Allergen Analysis in Food, Swabs and Rinse Water

The sensitivity of allergen detection methods depends on the matrix and the allergenic food to be detected. We provide more detailed information on the potential applications of the different detection methods with respect to the relevant allergenic food and matrix in individual consultations. Some cases may require a combination of detection methods.

Immunological allergen detection by means of ELISA

Immunological protein detection methods, so-called Enzyme-Linked Immunosorbent Assays (ELISA) are solid phase coupled antibody tests. The allergenic food is detected with specific monoclonal or polyclonal antibodies. The limit of detection is matrix-dependent between 0.5-1 mg/kg of allergenic food (ca. 0.1-1 mg/kg potentially allergenic protein).

Molecular biological allergen detection using real-time PCR

The molecular biological detection methods used for allergen detection involve the polymerase chain reaction (PCR). The allergenic food is detected based on amplification of a specific DNA fragment. The limit of detection is matrix-dependent between 2-20 mg/kg of allergenic food.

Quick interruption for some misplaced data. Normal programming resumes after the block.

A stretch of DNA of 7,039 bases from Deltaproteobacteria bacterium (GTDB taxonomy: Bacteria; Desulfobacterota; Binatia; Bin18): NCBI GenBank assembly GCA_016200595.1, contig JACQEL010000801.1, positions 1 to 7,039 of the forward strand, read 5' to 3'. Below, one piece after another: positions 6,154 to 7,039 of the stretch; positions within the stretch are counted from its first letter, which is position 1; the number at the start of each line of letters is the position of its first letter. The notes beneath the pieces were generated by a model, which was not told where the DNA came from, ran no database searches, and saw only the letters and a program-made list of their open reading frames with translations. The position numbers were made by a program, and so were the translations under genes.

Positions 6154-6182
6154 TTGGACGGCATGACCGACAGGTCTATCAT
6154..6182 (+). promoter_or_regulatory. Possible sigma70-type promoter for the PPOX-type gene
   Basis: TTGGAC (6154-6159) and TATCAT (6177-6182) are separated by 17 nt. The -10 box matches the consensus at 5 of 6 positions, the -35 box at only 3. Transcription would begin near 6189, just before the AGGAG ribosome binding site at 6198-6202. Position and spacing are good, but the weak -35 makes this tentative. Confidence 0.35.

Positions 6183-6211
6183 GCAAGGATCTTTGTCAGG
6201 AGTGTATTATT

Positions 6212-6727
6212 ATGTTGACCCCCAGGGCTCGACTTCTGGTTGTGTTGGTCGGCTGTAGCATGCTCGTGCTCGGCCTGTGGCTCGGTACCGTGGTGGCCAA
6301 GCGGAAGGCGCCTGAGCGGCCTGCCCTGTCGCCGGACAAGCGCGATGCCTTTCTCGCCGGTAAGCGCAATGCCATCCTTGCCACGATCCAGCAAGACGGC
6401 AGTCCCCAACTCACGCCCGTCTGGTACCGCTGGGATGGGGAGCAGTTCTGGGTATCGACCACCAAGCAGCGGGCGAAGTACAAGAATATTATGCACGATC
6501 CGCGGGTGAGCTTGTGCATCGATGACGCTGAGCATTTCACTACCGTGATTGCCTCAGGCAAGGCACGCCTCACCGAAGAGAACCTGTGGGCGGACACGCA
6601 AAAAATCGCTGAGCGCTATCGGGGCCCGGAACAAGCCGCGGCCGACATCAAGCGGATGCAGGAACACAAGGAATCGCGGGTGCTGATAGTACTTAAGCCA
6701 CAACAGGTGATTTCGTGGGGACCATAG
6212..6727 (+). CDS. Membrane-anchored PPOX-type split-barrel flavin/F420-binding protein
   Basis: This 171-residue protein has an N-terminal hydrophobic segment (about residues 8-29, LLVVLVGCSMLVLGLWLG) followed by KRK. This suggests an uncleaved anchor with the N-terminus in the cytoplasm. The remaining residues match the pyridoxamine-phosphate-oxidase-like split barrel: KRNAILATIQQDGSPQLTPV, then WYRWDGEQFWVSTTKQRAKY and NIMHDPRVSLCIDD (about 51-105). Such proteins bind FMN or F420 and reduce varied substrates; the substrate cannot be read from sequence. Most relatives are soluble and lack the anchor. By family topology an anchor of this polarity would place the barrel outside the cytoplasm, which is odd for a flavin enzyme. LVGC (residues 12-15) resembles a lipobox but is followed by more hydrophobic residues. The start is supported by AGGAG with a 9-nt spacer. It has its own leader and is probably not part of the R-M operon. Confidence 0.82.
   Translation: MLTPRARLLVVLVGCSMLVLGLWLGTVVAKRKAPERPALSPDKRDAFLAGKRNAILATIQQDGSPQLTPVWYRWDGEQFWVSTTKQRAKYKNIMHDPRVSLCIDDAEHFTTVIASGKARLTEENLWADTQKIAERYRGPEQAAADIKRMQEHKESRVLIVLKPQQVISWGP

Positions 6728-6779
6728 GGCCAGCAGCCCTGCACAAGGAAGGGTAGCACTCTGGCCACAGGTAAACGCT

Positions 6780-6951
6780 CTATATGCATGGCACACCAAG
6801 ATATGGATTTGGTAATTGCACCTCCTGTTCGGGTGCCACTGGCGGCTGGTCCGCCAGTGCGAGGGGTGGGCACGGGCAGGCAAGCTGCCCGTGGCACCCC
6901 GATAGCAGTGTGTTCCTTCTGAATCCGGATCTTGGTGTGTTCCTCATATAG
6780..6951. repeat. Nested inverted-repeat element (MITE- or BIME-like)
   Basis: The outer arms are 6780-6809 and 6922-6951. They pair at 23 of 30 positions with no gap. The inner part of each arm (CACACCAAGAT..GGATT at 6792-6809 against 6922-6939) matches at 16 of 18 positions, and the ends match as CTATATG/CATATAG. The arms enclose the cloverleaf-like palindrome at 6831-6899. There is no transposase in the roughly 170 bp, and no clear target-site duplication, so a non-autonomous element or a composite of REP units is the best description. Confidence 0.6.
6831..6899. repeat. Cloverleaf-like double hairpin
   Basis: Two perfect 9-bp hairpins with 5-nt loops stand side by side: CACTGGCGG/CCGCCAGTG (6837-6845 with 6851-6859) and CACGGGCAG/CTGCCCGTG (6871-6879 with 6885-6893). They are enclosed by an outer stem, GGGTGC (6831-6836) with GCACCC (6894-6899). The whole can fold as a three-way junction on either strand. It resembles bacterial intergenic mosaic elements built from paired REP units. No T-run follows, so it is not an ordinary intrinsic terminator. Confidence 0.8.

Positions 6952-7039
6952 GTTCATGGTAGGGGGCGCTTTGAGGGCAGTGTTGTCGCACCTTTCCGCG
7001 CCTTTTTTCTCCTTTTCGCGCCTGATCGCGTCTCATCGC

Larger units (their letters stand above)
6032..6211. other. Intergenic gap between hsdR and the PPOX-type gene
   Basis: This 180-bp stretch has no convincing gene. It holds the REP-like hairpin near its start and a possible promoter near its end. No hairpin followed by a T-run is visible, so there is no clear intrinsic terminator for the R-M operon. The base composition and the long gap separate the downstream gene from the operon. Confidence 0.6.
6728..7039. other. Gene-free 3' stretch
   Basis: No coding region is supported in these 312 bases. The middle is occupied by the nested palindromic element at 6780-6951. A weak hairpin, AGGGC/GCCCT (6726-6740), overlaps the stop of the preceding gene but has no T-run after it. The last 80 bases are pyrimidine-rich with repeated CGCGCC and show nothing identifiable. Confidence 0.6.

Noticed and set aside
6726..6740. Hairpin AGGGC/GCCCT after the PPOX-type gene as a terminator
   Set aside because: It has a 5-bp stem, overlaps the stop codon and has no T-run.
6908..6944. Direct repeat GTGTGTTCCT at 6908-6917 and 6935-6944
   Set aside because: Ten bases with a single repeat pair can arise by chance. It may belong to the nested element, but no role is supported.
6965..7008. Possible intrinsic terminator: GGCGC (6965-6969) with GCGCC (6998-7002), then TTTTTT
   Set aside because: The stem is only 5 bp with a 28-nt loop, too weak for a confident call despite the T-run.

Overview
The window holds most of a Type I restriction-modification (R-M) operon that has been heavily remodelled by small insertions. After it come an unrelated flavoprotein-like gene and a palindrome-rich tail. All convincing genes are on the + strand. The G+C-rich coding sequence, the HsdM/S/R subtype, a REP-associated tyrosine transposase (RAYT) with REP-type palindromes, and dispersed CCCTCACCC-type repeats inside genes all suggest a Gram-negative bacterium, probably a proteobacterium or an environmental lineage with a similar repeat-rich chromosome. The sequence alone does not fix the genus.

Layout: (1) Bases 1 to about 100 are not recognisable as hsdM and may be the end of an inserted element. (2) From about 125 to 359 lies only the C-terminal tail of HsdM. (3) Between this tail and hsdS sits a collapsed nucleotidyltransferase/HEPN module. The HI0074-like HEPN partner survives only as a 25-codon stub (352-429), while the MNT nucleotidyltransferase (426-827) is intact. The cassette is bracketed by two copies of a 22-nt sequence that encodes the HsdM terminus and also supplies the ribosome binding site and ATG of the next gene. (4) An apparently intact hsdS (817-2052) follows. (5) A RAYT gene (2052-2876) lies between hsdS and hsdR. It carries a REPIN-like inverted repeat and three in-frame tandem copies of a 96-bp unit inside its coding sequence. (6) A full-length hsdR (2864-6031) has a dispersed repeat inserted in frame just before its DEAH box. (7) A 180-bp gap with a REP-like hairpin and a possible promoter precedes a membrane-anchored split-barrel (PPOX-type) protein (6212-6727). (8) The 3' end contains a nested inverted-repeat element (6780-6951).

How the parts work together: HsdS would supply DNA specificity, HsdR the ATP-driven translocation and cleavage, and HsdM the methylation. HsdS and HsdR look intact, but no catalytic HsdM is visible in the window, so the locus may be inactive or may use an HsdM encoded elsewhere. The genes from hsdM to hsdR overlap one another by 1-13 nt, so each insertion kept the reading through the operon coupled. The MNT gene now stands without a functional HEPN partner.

Available methods of detection

At ifp, the allergens listed below are detected by means of the following methods:

1 immunologically (ELISA, Lateral Flow); 2 molecular biologically (real-time PCR); 3 enzymatically; 4 distillation/titration

Tree nuts1, 2

  • Almond
  • Brazil nut
  • Cashew
  • Hazelnut
  • Macadamia
  • Pecan nut
  • Pistachio
  • Walnut

Legumes1, 2

  • Lupin
  • Peanut
  • Soy

Animal allergens

  • Egg1
    • Lysozyme (in wine analysis)
    • Ovalbumin (in wine analysis)
    • Whole egg
  • Milk
    • β-Lactoglobulin1
    • Casein1
    • Whole milk1
    • Lactose3
  • Seafood
    • Fish2
    • Crustaceans1, 2
    • Molluscs2


  • Gluten1
  • Barley2
  • Oat2
  • Rye2
  • Wheat2
  • Soft wheat2


  • Celery2
  • Mustard1, 2
  • Sesame1, 2
  • Sulphite4